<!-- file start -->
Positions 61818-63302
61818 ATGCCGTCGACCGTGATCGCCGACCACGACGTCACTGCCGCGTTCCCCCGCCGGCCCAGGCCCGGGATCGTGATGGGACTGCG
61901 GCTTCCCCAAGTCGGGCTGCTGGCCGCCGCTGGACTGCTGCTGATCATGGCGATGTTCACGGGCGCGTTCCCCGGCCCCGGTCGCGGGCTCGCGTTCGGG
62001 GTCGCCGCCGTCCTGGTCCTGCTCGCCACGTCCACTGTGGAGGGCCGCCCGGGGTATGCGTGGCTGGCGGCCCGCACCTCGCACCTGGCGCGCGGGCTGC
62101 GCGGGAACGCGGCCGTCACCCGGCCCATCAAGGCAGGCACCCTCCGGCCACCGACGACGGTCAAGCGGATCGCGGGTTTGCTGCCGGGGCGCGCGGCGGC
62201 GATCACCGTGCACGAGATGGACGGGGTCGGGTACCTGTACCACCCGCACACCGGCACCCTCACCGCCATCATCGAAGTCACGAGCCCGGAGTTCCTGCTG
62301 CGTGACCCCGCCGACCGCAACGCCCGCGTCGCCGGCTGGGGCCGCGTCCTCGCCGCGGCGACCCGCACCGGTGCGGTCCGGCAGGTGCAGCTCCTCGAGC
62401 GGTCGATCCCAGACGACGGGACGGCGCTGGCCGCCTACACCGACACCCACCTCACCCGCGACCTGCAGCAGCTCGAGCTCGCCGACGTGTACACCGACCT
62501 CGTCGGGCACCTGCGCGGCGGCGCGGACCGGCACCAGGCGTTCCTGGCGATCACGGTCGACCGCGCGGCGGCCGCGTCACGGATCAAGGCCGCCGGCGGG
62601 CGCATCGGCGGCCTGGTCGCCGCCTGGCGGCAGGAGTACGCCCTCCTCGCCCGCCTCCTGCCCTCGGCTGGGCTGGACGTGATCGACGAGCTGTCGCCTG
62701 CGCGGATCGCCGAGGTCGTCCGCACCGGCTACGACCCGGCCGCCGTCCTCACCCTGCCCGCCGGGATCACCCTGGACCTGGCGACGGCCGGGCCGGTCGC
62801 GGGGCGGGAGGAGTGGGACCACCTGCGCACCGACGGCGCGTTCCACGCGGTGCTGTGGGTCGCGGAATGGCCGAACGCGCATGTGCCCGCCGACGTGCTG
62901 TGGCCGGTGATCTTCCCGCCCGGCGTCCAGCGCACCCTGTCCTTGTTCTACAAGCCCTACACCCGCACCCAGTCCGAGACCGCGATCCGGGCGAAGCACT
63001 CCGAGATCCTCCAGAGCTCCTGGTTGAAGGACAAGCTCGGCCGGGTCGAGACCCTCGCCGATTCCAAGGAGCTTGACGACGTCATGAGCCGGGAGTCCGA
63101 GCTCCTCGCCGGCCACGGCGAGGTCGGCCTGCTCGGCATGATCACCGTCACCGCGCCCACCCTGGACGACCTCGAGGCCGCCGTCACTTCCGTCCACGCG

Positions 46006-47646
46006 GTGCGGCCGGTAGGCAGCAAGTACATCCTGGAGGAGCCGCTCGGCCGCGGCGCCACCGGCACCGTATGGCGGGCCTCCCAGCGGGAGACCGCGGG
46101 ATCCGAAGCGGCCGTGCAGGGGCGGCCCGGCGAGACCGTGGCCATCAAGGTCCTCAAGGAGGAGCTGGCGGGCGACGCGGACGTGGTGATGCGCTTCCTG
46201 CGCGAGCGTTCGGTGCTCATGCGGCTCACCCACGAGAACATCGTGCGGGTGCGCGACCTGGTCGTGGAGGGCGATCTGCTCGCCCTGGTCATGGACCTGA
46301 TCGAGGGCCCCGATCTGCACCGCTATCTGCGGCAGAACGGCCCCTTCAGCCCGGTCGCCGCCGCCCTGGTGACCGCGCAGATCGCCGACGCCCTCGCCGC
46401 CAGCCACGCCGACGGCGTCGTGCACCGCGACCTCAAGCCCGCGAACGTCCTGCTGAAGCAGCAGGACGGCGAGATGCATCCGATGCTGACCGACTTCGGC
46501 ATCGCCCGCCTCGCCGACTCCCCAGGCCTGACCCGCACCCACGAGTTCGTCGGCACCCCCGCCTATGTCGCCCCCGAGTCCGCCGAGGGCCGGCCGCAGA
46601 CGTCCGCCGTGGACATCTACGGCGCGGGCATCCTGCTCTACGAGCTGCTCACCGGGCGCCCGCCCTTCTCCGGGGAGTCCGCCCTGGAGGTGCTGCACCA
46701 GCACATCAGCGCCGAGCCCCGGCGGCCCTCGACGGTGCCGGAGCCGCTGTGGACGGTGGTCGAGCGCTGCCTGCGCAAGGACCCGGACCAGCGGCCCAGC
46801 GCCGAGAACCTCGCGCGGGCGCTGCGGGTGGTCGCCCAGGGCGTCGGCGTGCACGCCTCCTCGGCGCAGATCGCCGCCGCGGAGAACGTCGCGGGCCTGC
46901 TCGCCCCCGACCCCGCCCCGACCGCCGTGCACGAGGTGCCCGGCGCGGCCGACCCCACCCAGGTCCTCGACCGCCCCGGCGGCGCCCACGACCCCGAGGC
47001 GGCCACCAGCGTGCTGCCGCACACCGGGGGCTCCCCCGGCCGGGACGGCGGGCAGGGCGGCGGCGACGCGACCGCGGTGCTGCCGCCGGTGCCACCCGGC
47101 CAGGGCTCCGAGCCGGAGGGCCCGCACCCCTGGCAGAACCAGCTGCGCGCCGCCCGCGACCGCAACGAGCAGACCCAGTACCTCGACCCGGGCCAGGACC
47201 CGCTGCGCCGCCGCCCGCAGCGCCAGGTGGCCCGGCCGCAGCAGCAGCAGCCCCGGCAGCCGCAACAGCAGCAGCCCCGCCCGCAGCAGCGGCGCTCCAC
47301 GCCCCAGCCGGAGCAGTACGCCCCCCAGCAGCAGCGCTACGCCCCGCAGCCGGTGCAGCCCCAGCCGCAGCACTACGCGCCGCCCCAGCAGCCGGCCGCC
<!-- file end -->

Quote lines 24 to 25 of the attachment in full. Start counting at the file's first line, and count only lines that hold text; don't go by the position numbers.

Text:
46701 GCACATCAGCGCCGAGCCCCGGCGGCCCTCGACGGTGCCGGAGCCGCTGTGGACGGTGGTCGAGCGCTGCCTGCGCAAGGACCCGGACCAGCGGCCCAGC
46801 GCCGAGAACCTCGCGCGGGCGCTGCGGGTGGTCGCCCAGGGCGTCGGCGTGCACGCCTCCTCGGCGCAGATCGCCGCCGCGGAGAACGTCGCGGGCCTGC